mini-Kus! #65: Master Song, by Francisco Sousa Lobo. This is one of the oddest iterations of mini-Kus!, and that's saying something. It's told in rhyme, as the main character recites it in a sing-song fashion. The panels themselves are in a strict 2x2 grid on every page. Red and blue alternate as the dominant colors in the book, with the narrator (a nanny named Emily) dressed in red. The song is really a cry for a young woman who understood that she was a sub after reading (ugh) Fifty Shades of Grey, yet is unable to find a dominant partner. Then all of a sudden, she reveals how much she hates working for her family, who are Jewish ("their faith I despise"). There are vague allusions to Palestine but nothing more specific to her particular brand of anti-Semitism. A random sexual encounter is of course unsatisfying, because she's unable to convey her needs as a sub. When she talks about the torture of going to synagogue the next day and secretly dreaming of revenge as she blames her employers for Palestine's woes, the odd synergy becomes a little clearer. She is, in effect, torturing herself in all aspects of her life. She works for people she hates and has sex with men she has no interest in. She's a sub without agency of her own, and so inadvertently becomes her own master and doles out punishment to herself. The ouroboros on the back page is a sign that makes this arrangement clearer, as this is a rhyme and a song that will only repeat itself.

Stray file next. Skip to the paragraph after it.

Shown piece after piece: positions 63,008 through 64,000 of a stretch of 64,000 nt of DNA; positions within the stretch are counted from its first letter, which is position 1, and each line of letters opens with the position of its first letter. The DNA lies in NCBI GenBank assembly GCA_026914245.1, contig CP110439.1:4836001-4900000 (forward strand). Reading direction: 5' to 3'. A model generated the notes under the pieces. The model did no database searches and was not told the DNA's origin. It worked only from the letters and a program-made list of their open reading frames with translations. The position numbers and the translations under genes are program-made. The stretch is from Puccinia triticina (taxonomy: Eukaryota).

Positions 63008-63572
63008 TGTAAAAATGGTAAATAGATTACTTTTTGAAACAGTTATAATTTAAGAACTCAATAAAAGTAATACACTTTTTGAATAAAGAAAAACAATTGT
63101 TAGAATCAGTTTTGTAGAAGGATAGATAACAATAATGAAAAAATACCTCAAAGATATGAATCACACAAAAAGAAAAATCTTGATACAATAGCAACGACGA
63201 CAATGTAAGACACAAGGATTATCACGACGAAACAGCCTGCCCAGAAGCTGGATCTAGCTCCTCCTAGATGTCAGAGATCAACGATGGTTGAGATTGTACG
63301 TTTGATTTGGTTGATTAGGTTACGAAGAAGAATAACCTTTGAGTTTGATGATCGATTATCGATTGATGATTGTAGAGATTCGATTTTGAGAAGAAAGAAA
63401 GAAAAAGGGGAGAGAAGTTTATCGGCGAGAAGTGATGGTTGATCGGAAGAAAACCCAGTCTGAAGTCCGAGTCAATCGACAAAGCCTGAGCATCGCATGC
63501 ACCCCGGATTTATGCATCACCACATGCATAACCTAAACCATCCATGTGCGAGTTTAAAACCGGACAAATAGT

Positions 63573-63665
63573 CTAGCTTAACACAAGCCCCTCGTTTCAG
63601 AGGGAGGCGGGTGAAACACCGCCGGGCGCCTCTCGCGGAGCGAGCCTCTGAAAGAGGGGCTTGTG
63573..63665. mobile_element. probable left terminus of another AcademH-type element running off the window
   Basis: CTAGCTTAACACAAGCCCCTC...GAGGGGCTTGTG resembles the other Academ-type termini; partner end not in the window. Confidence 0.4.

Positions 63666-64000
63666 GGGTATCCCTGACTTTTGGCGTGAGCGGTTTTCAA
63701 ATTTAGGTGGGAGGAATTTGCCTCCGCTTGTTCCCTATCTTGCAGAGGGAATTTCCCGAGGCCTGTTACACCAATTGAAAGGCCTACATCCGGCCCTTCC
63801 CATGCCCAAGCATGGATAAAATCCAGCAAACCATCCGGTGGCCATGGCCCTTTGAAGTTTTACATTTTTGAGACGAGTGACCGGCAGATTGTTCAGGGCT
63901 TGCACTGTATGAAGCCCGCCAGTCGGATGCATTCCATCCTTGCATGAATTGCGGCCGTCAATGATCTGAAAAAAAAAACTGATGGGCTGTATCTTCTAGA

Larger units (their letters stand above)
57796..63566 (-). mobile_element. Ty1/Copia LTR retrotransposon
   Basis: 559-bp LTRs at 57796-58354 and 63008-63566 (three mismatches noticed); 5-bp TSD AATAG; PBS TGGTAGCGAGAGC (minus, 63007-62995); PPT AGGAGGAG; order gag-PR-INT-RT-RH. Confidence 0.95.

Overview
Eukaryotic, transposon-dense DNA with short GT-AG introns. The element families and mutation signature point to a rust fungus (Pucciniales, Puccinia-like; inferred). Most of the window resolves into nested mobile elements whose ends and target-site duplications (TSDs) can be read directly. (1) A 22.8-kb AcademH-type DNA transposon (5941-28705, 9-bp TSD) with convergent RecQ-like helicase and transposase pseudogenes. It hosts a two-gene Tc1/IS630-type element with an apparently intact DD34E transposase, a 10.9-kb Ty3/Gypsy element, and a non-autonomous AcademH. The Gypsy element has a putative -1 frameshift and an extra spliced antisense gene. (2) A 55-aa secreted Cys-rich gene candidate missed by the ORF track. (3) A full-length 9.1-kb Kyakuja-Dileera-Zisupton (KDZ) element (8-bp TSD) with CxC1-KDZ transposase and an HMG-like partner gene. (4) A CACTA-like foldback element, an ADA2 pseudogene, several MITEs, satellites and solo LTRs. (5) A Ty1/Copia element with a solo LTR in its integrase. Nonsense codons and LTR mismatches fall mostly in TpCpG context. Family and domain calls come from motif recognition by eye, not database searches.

mini-Kus! #66: Resident Lover, by Roman Muradov. Well, this is a Roman Muradov comic, which means there will be clever uses of color, shape, line and perspective. There are times when his comics are on the twee side and perhaps too clever for their own sake, but that's certainly not true in this comic. I've found that Muradov's comics work best when they are shortest, and he hit on a series of concepts here that inspired wonder. This is a comic about connections, especially distant and tenuous ones. This is a story within a story, as the narrator (with his lover, and his ex-lover, and his ex-lover's lover) goes to a particular store and then the house owned by a particular pair of women who were the daughters of the owners of the store's founders. He tells a story of them mimicking each other's behavior every day and even sharing the same lover; balance was everything to these women who came to be called sisters.

That played out in the candles they lit atop the department store every night, which they watched to make sure they burned out in a balanced fashion. What is left unsaid at the end is that the narrator stomped on a bunch of the candles at random, and while he did so in no particular pattern, it was left unknown if he upset the balance. Much as the mentioned but unseen is his former lover's lover's lover is a person whose existence perpetuates this kind of infinite progression of connections going outward, the sisters sought to isolate their relationships inward, creating a balance that doesn't really exist in real life, one that's almost hermetically sealed. For them, the patterns of daily life mean something and must be obeyed; for the narrator, it is decoration: line and shape and color that fall to the side in comparison to the complexity and absurdity of human relationships. Muradov allows all this to play out in as straightforward a manner as I've ever seen him deliver in terms of narrative, and it served him well.